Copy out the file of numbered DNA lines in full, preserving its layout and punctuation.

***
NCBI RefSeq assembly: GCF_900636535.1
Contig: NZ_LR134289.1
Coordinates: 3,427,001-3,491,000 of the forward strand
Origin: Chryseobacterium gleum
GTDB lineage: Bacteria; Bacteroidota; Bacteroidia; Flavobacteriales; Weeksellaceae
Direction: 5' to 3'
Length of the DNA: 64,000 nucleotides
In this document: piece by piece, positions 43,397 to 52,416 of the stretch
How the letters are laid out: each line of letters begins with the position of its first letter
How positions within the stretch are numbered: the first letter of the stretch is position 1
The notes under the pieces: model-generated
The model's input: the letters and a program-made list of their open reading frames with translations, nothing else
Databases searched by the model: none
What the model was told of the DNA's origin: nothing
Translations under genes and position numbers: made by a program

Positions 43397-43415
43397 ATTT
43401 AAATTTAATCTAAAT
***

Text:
NCBI RefSeq assembly: GCF_900636535.1
Contig: NZ_LR134289.1
Coordinates: 3,427,001-3,491,000 of the forward strand
Origin: Chryseobacterium gleum
GTDB lineage: Bacteria; Bacteroidota; Bacteroidia; Flavobacteriales; Weeksellaceae
Direction: 5' to 3'
Length of the DNA: 64,000 nucleotides
In this document: piece by piece, positions 43,397 to 52,416 of the stretch
How the letters are laid out: each line of letters begins with the position of its first letter
How positions within the stretch are numbered: the first letter of the stretch is position 1
The notes under the pieces: model-generated
The model's input: the letters and a program-made list of their open reading frames with translations, nothing else
Databases searched by the model: none
What the model was told of the DNA's origin: nothing
Translations under genes and position numbers: made by a program

Positions 43397-43415
43397 ATTT
43401 AAATTTAATCTAAAT